Toronto Blue Jays Battle for the Ages – 1993 vs 2016

Jays From the Couch brings you a comparison of the 2016 Toronto Blue Jays and the 1993 team that won the World Series.

 

I’ve had an eerie case of déjà vu since early February, and up until now I have been hesitant to share my thoughts with anyone. I know there has been quite a bit of chatter and hope that the 2016 vintage of the Blue Jays will be similar to the 2015 Royals as far as using a prior season’s playoff disappointment as inspiration to drive achievement in the subsequent season. However, I think there is a far more apt parallel far closer to the hearts and minds of middle-aged and older Blue Jays fans, and that is the glory years of 1992 and 1993.

The Blue Jays were obviously a very good baseball team in 1992, as they surprised most people by beating the pitching-dominant Atlanta Braves in six games to win the World Series. I fondly remember my date to the homecoming dance getting mad at me for ducking out so much to check in on game one of the Series, and sadly my behavior deservedly resulted in my scoring even less than the Jays’ single run in that 3-1 loss – something I was oddly ok with as a 16-year-old guy.

Entering 1993 was just very different than 1992 – there was a swagger and confidence that the team was going to be REALLY good. Part of that was obviously due to being defending champions, but it was also a product of some key acquisitions like Paul Molitor and Dave Stewart. Remember “Stand Pat Gillick”? Well that nickname went poof at the 1992 deadline when he traded future potential Hall of Fame 2B Jeff Kent for David Cone – the David Price of the 1992 Jays. The 30-year-old Cone left the Jays as a free agent for the Royals after making only 8 starts and pitching in the playoffs.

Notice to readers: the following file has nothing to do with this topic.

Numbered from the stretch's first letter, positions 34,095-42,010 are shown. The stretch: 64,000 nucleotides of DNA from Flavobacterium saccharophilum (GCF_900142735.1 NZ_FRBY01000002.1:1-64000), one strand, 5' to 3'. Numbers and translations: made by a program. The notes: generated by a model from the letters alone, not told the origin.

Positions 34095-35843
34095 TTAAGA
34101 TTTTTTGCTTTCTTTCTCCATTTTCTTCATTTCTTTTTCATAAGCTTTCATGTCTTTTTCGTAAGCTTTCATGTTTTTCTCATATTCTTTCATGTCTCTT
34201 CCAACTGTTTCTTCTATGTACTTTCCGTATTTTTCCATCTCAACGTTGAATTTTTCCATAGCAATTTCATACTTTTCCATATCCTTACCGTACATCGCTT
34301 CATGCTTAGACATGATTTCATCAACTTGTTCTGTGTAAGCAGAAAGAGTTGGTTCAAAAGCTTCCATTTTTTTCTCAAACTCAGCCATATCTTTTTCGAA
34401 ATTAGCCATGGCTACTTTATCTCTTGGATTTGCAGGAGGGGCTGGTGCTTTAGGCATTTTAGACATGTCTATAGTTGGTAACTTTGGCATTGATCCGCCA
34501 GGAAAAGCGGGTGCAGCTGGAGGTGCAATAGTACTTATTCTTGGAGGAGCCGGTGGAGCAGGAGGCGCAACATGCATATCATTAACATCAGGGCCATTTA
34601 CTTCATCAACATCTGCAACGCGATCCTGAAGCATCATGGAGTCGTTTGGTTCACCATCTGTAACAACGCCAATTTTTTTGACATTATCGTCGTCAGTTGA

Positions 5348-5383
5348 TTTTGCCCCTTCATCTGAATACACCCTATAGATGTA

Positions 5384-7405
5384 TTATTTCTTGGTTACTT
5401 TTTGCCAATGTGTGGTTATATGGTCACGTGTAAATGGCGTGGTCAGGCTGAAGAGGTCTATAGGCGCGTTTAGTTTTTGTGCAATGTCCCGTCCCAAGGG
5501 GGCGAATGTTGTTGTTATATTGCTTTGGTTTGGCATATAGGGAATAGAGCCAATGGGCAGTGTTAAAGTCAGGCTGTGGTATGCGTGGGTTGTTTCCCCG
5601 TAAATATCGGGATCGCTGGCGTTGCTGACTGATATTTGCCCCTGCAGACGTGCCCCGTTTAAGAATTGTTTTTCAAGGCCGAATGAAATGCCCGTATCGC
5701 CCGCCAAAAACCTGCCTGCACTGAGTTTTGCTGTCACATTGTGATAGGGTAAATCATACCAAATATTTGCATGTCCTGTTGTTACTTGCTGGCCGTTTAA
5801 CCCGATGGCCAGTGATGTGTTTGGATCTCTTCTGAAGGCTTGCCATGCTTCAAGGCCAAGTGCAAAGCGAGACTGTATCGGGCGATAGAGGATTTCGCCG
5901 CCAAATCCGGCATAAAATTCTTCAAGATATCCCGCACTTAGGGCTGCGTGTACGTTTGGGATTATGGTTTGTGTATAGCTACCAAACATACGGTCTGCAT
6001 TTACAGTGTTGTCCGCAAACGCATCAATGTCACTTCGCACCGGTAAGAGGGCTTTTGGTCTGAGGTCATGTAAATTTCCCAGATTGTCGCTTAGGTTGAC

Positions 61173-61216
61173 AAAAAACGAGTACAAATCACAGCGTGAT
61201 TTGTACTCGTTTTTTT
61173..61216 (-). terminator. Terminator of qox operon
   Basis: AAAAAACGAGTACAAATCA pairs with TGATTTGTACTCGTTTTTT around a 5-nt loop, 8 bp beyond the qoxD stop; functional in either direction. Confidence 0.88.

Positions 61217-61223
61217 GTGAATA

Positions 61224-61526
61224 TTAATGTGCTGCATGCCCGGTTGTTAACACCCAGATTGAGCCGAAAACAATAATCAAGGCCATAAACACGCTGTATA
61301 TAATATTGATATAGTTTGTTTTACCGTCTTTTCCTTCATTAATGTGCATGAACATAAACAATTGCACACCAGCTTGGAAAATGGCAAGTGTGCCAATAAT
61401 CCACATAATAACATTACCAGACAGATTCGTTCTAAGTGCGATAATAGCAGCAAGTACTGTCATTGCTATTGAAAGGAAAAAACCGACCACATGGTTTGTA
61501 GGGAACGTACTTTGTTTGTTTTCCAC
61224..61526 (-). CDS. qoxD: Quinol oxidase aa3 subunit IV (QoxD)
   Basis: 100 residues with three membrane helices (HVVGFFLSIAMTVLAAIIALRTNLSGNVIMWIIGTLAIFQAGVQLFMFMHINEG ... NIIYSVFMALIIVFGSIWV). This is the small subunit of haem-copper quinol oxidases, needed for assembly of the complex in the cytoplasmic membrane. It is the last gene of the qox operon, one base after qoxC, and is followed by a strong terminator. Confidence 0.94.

As the 1993 season approached, a lineup of Devon White, Roberto Alomar, Paul Molitor, Joe Carter and John Olerud was enough to make a Jays fan giddy with anticipation, and I certainly was – just as I am now on the doorstep of the 2016 season. But part of the fun of this retrospective for me has been looking at the weaknesses of that great 1993 team and compare them to what we may expect from the coming season’s version of the Jays. Obviously, they both had great offenses, but many of the similarities are pretty striking. – both good and bad:

  1. Both teams started the year with leadoff hitters with less-than-stellar OBP profiles, good speed, and premium defense batting in front of an incredible group of 4 subsequent batters. Devon White’s 1992 OBP was .303 – yes, you read that correctly, but he posted a .341 OBP in 1993. Devo put up a 5.9 WAR in 1992 and followed that up with a 5.4 WAR in 1993, while Kevin Pillar delivered a 4.3 WAR last season. If you read my story about why Pillar is the best leadoff option for the 2016 Jays, I argued that outside of his first 400+ MLB at bats, he’s been a reliable .340+ OBP hitter, including the last 4 months of the 2015 season.